The original novel prognosticates World War II (though in the book the war lasts for a decade or more), which ends inconclusively but decimates all of civilization — not helped by a horrific plague which nearly effaces the human populace (in the book the 'history writer' claims the world population was cut in half).
Wells then envisions a benevolent One World Order which comes in and, using its monopoly on the world's surviving transportation infrastructure, begins to rebuild society into a scientific utopia. After a century, the One World Order is peacefully overthrown, after which the utopia is apparently achieved.
The novel was adapted to film as Things to Come in 1936, and the title (and little else) was appropriated for another sci-fi film in 1979. The novel also provided the title for an episode of Lost and the closing sequence of Caprica, amongst other Shout Outs in popular culture.
This novel provides examples of:
- Added Alliterative Appeal: "Fighting Forties" (a decade of war), "Famished Fifties" (a decade of tortuously slow rebuilding amid privation and mass disease).
- After the End: One of the earliest examples of the modern "humanity bombs itself back to feudal times" form of the trope
- Apocalypse Anarchy: Downplayed, but present in some areas
- Atomic Hate: Popularized, and may have coined, the term "Atomic Bomb", and predicted many of the forms the technology took, such as submarine-borne ballistic missiles.
- Author Tract: The book is essentially a long, long fictional essay about why Wells' particular brand of socialism was the only way to a perfect society.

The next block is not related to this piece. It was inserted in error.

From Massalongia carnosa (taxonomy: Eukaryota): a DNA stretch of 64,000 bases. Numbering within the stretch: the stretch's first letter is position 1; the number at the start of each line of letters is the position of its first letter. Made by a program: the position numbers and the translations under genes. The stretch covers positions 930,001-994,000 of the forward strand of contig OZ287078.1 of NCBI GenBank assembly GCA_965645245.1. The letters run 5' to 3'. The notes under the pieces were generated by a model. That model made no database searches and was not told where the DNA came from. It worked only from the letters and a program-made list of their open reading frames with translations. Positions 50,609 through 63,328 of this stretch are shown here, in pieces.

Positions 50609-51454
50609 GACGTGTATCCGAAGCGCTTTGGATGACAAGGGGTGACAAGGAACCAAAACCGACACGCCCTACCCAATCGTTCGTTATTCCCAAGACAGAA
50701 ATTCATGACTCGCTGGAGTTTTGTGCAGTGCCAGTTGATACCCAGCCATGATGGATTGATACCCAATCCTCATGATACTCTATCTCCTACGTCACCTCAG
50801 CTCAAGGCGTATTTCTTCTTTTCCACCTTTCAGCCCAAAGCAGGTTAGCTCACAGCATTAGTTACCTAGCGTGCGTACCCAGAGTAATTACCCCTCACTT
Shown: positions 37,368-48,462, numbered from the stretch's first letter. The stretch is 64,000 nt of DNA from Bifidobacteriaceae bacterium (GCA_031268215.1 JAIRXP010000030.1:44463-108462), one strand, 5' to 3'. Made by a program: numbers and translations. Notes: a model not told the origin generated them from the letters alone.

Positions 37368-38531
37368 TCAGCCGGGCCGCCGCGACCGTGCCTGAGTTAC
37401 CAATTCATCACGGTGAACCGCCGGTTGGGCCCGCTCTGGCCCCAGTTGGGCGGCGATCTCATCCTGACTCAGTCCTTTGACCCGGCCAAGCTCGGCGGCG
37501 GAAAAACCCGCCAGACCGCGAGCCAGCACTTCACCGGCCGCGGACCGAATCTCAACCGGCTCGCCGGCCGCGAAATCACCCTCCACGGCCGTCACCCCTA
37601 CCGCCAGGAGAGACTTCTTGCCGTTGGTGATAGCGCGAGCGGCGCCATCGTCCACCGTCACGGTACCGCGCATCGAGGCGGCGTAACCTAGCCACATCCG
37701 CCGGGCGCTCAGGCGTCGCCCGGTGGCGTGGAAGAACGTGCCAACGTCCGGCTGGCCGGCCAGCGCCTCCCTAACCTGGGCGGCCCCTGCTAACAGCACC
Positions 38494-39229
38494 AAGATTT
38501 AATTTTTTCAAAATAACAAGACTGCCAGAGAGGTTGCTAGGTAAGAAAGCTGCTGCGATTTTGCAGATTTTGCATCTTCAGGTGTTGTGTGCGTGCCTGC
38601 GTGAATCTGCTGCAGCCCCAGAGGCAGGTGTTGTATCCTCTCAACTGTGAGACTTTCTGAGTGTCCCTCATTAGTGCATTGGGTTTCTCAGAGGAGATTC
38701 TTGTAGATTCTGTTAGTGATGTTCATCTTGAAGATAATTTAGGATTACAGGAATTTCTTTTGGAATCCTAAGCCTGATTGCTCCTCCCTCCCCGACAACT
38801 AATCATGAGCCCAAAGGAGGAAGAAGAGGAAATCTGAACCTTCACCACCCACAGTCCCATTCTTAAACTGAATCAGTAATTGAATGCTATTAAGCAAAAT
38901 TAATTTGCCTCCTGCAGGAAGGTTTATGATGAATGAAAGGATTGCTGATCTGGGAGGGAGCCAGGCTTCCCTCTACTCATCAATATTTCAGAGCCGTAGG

- Balkanize Me: As an aftermath of the novel's version of World War II, the effectiveness of many countries' governments to enforce their power faded in varying degrees, rendering many regions de facto autonomous.
- Black Shirt: Actual Fascist Italy Black Shirts are still operating some time after the second Conference at Basra in 1978.
- Direct Line to the Author: The book is presented as being a transcription of a book seen in the dreams of a Dr. Philip Raven, who had passed his papers on to Wells before his death in 1930.
- Divided States of America: For example Utah, where Mormonism was then declared the state religion.
- Failed Future Forecast: The book (more or less accurately) prognosticates the start of World War II. Then subverted when the book's WWII goes on for over a decade and completely obliterates all of human society.
- Just Before the End: Where the story begins.
- Lensman Arms Race: One of Well's favorite tropes to begin with, this time taken to its grim Logical Extreme.
- Monumental Damage: After World War II all over the place of course. The inconclusive ten-year war ends with a fizzle, and the extensive gas and biological-chemical warfare predicted by Wells during the 1940s creates favorable conditions for mass epidemics throughout the 1950s, along with the loss of reliable electricity, food and clothing.
- Mutually Assured Destruction: An influential early portrayal of the trope, and what could happen if the standoff were to break.
- Next Sunday A.D.: Part one sets up the state of the world in 1933 (the year it was published) and projects from there.
- No Bikes in the Apocalypse: Averted in chapter 11 Europe in 1960 wherein the Diary of Titus Cobbett is mentioned, written during Cobbett's bicycle ride through the completely devastated Europe of 1958.
- Outgrown Such Silly Superstitions: The world government suppresses organised religion with remarkable ease.
- The Plague: Humanity may have done a pretty good job of screwing itself over, but it was the epidemics in the aftermath that nearly finished the job.
- 20 Minutes into the Future: Where the book quickly moves on to from Next Sunday A.D..
- Utopia Justifies the Means: Wings Over The World.
- Weapon of Mass Destruction: The story is in part the result of Wells reading up on the latest developments in atomic theory, and having a horrifying realization about what it made possible.
- World War III: As envisioned by someone who had not yet seen World War II.